Worcester man sentenced to over seven years in prison on multiple charges stemming from cocaine trafficking operation


Over 1.6 kilograms of cocaine, three firearms and 25 rounds of ammunition seized

Date: June 23, 2022

Contact: newsroom@ci.irs.gov

A Worcester man was sentenced today for cocaine trafficking, firearms, money laundering and fraudulent tax return charges.

William Hoey was sentenced by U.S. District Court Judge Timothy S. Hillman to 87 months in prison and four years of supervised release. On March 7, 2022, Hoey pleaded guilty to three counts of possession with intent to distribute cocaine and distribution of cocaine; two counts of possession with intent to distribute cocaine; one count of using and carrying a firearm during and in relation to, and possessing a firearm in furtherance of, a drug trafficking crime; two counts of money laundering; and three counts of filing a false and fraudulent tax return.

"Today's sentence should send a clear message to drug traffickers across the District: this office takes seriously our commitment to holding individuals accountable who pollute our communities with drugs and violence," said United States Attorney Rachael S. Rollins. "Like so many others, Mr. Hoey thought he could make a business out of trafficking deadly narcotics and conceal his activity by laundering proceeds. I commend our federal law enforcement partners for their outstanding collaborative and investigative work to make the Worcester community safer."

"The possession and distribution of illegal narcotics is often a predicate offense to both money laundering and tax violations," Said Joleen D. Simpson, Special Agent in Charge of the Internal Revenue Service – Criminal Investigation Division, Boston Field Office. "Drug traffickers use money laundering as a way to introduce their illegal profits into our local economies and failing to report these profits on their tax returns is a violation of the law. This sentence is another example of our successful partnership with the Drug Enforcement Administration and our collaborative effort to identify and disrupt narcotics traffickers in the New England area."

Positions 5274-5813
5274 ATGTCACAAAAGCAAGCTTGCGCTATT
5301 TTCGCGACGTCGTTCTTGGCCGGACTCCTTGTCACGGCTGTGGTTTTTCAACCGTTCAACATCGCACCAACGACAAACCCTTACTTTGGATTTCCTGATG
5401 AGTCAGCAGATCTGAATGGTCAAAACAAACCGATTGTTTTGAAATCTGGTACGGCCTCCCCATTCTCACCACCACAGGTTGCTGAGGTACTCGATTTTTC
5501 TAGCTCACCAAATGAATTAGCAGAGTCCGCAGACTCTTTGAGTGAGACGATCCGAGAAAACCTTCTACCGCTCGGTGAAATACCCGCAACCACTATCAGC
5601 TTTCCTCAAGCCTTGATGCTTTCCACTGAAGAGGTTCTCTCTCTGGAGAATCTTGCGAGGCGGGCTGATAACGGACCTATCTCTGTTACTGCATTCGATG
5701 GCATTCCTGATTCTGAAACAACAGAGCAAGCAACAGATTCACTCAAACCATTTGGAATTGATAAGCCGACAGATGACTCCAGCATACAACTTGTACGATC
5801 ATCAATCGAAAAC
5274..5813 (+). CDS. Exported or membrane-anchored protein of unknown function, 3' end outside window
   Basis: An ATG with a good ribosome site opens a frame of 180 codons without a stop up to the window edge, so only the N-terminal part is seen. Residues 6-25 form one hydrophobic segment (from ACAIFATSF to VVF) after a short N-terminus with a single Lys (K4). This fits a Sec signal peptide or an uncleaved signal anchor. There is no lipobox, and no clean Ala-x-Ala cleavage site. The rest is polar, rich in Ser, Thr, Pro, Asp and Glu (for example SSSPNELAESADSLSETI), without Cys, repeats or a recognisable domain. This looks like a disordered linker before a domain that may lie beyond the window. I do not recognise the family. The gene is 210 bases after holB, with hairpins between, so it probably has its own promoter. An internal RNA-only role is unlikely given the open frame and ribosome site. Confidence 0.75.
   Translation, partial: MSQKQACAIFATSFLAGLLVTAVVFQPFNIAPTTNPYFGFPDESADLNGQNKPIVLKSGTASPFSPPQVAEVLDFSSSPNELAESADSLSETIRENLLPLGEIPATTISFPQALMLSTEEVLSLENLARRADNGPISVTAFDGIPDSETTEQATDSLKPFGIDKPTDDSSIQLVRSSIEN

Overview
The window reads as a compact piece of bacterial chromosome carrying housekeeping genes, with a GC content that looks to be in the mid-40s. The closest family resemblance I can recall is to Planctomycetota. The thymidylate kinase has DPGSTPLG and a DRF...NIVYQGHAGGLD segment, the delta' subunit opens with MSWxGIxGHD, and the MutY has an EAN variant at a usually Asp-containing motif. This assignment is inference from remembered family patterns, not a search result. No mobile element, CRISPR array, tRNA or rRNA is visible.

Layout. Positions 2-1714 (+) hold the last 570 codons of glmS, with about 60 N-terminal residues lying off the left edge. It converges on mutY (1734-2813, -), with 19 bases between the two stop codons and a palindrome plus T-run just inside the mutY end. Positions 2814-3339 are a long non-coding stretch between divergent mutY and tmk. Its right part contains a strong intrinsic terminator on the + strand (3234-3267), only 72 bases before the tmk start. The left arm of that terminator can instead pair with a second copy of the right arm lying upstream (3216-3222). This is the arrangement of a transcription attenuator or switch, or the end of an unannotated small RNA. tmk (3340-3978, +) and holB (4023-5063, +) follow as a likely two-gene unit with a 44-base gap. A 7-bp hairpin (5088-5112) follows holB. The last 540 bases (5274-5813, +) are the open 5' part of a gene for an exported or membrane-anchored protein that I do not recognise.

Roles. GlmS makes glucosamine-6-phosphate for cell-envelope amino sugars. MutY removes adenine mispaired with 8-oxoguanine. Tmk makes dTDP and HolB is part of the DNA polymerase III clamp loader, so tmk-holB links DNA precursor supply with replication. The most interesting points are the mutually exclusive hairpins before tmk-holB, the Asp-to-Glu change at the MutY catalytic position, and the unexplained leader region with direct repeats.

"Illegal drug distribution ravages the very foundations of our families and communities here in Massachusetts" said Brian D. Boyle, Special Agent in Charge of the Drug Enforcement Administration, Boston Field Division. "Let this arrest and sentencing serve as an example to those who distribute poisons like cocaine. The DEA will aggressively pursue and hold you accountable. This investigation demonstrates the strength and continued commitment of our local, state and federal law enforcement partners here in Massachusetts and our solid relationship with the U.S. Attorney's Office."

On three occasions between July 2019 and September 2019, Hoey sold over 348 grams of cocaine to a cooperating witness.

On October 22, 2019, while travelling to meet with the cooperating witness for another cocaine deal he had arranged, Hoey was stopped by law enforcement in his vehicle. A search of the vehicle resulted in the seizure of approximately 499.4 grams of cocaine as well as a 9 mm Ruger handgun containing seven live rounds of ammunition. Hoey admitted that he had the gun in case there was a problem during the cocaine deal. A subsequent search of Hoey's residence resulted in the seizure of approximately 835.9 grams of cocaine from a safe, a Sig Sauer semi-automatic handgun loaded with eight rounds of ammunition, a black Beretta firearm with 10 rounds of ammunition, $4,450 in cash, cutting agents, a scale, weights, a money counter and several cellphones.

Hoey also attempted to conceal drug trafficking proceeds by moving money from his bank accounts into accounts held by someone else. On October 25, 2019, Hoey caused TD Ameritrade to issue a check from his account in the amount of $80,400 payable to another person, that was then deposited into a recently opened Leominster Credit Union account in the other person's name. And, on March 24, 2020, Hoey caused another check to be issued by TD Bank in the amount of $87,180 payable to the same individuals that was deposited into the Leominster Credit Union account. Hoey conducted these financial transactions knowing that the funds in both the TD Ameritrade and TD Bank accounts did in fact include funds from his drug trafficking activities.

Additionally, in 2017, 2018 and 2019, Hoey filed false and fraudulent tax returns by omitting his income from drug dealings in his tax filings for each year.

U.S. Attorney Rollins, IRS-CI SAC Simpson and DEA SAC Boyle made the announcement today. Assistant U.S. Attorney John T. Mulcahy of Rollins' Narcotics & Money Laundering Unit prosecuted the case.